Contemporary Scripture Reflections for Spiritual Seekers
Dr. Elizabeth-Anne Stewart, BCC, PCC
July 18th, 2021

Excerpt from

A Pocketful of Sundays

The hallmark of a true "shepherd" is compassion for the flock. There are those in positions of leadership--secular or religious-who say all the right things but fail to demonstrate real commitment to the people. A politician, for example, may stage a "photo moment" in a school or hospital or even at the site of a disaster, but everyone present knows that this appearance is for campaign purposes only, not to help students, patients or survivors, In contrast, the true shepherd lays aside personal interests for the sake of the flock. Jesus, instead of taking "time out" with his disciples, begins to teach the crowds.

Are we "put out" when others make demands on us or do we respond to their needs?

EAS, 2009


  • What do YOU think Jesus might have taught the crowd in Mk 6:30-34?

  • If you were part of that crowd, what would YOU have wanted to hear then?

  • If Jesus were to visit your community today, what would YOU want to hear now?

  • What core teachings would you add to the list?

  • Why does our survival as individuals and as the human race depend upon our observing Jesus' core teachings?

Greetings, SBT Readers!

Though I venture to list Jesus' core teachings in the following reflection, I have not "unpacked" them in terms of the present global reality. Though the historical Jesus acted locally, the universal nature of his teachings gives them contemporary relevance. Consider the mandate to "act justly." If we apply this to climate change, then each of us would need to assess how we might make life-style changes for the sake of the planet. The evidence of planetary disaster is all around us -- as, for example, the flooding in western Europe, and the heat wave and wild fires in the western United States and Canada. Scientists point out the direct correlation between such calamities and carbon emissions and other pollutants. Each one of us is culpable at some level for the calamities afflicting the world today; each one of us can take some steps -- no matter how small-- to reduce our carbon footprint.

If you are looking for suggestions, you can find an ecological examination of conscience in my book, Preaching and Teaching Laudato Si' (2015).

Many Blessings!


The apostles gathered with Jesus and reported everything they had done and taught. He said to them,
“Come away to a deserted place and rest a while.” 
People were coming and going in such great numbers that
they had no opportunity even to eat. So they went off in the boat by themselves to a deserted place. The people saw them leaving and many came to know about it. They hastened there on foot from all the towns, arriving at the place before them. When Jesus disembarked and saw the vast crowd, his heart was moved with pity, for they were like sheep without a shepherd; and he began to teach them many things.

Mk 6:30-34

So much for a deserted place... Mark never tells us how the crowds caught wind of where Jesus and his followers were heading, but he does convey their determination and sense of urgency: They "hastened on foot from all the towns," arriving before the boat. No doubt the apostles were annoyed at this interruption. After all, they had earned their rest and still had to eat. Jesus, however, could see how hungry the people were for spiritual sustenance and was "moved with pity" because they were "like sheep without a shepherd."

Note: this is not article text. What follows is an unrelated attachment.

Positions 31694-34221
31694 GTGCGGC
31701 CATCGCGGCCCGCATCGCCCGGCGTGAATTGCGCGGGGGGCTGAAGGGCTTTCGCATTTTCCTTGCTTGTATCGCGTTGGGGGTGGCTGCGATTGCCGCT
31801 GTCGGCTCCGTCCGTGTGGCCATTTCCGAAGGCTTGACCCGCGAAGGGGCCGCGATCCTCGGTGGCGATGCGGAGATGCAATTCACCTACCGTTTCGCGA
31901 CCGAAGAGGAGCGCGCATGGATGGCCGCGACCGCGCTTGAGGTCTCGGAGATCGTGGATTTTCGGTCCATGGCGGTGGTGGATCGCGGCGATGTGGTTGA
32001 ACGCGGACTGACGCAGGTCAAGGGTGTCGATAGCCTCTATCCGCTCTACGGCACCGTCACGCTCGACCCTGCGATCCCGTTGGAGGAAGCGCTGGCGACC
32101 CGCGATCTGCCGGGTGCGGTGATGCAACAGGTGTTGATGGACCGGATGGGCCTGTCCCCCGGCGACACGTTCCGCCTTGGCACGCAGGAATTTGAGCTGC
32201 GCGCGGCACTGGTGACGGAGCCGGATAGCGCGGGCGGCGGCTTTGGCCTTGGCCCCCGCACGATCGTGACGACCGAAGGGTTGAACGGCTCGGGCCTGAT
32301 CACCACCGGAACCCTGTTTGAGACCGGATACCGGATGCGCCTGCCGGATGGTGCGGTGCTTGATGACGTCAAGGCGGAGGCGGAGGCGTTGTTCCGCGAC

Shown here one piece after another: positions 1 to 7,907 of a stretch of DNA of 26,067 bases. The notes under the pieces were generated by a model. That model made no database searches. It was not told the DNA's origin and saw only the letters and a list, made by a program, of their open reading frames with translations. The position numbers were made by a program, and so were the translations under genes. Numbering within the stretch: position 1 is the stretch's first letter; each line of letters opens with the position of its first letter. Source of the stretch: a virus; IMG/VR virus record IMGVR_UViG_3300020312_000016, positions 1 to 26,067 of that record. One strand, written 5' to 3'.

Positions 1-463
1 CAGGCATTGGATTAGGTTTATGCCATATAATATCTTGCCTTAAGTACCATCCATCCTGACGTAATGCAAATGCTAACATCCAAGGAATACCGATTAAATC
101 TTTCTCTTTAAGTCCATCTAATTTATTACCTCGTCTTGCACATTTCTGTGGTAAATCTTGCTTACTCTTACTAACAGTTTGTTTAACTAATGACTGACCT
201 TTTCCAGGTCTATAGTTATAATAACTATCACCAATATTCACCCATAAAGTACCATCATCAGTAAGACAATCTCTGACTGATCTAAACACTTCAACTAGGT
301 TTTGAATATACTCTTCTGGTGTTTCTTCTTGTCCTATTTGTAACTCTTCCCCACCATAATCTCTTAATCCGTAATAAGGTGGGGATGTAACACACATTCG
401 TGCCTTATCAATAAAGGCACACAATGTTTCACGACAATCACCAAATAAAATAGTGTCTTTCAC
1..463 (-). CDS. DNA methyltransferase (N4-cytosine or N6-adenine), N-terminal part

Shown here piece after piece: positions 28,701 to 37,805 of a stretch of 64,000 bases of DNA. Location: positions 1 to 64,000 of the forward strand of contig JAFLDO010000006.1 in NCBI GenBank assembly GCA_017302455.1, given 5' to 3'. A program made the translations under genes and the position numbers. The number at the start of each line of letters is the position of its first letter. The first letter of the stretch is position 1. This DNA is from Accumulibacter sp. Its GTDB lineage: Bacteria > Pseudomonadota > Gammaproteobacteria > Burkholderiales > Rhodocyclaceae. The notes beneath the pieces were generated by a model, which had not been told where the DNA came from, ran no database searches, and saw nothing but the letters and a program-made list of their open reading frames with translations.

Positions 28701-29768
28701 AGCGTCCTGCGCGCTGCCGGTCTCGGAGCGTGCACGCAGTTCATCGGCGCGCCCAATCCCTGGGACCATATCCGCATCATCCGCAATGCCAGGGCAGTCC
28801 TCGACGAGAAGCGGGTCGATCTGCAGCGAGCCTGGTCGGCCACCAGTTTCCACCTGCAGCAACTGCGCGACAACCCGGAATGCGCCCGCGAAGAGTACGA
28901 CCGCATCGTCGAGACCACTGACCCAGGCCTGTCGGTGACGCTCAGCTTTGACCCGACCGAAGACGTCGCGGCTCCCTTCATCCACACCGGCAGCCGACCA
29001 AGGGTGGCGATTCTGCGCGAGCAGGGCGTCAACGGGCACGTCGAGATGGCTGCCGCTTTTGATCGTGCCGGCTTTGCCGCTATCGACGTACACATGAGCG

So what did Jesus teach these shepherdless sheep? All we know is that he taught them "many things" but there are no specifics in the gospel account. What we can do, however, is reconstruct the scene and fill in the gaps. We know from the text that the people were desperate to see Jesus; this implies that 1) they were motivated by more than curiosity; 2) they pursued him because he had something to offer that their own religious leaders failed to provide. In an earlier passage, we learn that Jesus' fame was "quite widespread" and that people thought he was a prophet, or Elijah or even John the Baptist who, having been raised from the dead, now had mighty powers (Mk 6:14-16). It is possible, then, that the people were seeking healing, forgiveness, consolation, and moral guidance-- the very needs that drew them to John the Baptist when he was alive. No doubt they were looking for answers to questions regarding sin, suffering, death, the afterlife, relationship with God --and, no doubt, this is what Jesus taught them.

Like the crowds in today's Gospel, we are like sheep without a shepherd. Our guiding institutions, both secular and religious, have let us down, and across the globe, people are dealing with catastrophic events of every kind. The pandemic, climate change, natural disasters, violence, famine, social displacement, poverty, unemployment-- all these realities have spawned apathy, terror, hopelessness, despair, hatred, and grief. Every day brings bad news both locally and globally, and every day, the world's problems seem more complex and less solvable.
So what would Jesus teach us?

I believe his message would be consistent with the core teachings recorded in the Gospels:

  • Love God
  • Trust in God
  • Pray always
  • Love neighbor
  • Forgive "enemies"
  • Have compassion
  • Don' t judge others
  • Act justly
  • Keep the commandments
  • Be peacemakers
  • Don't be afraid
  • Know that God loves you

This list, of course, is not all-inclusive but it does cover "many things" that Jesus typically taught. These are the teachings that we so desperately need to hear today-- our very survival depends upon them!

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Dr. Elizabeth-Anne Stewart | |

C. All Photos by Elizabeth-Anne Stewart,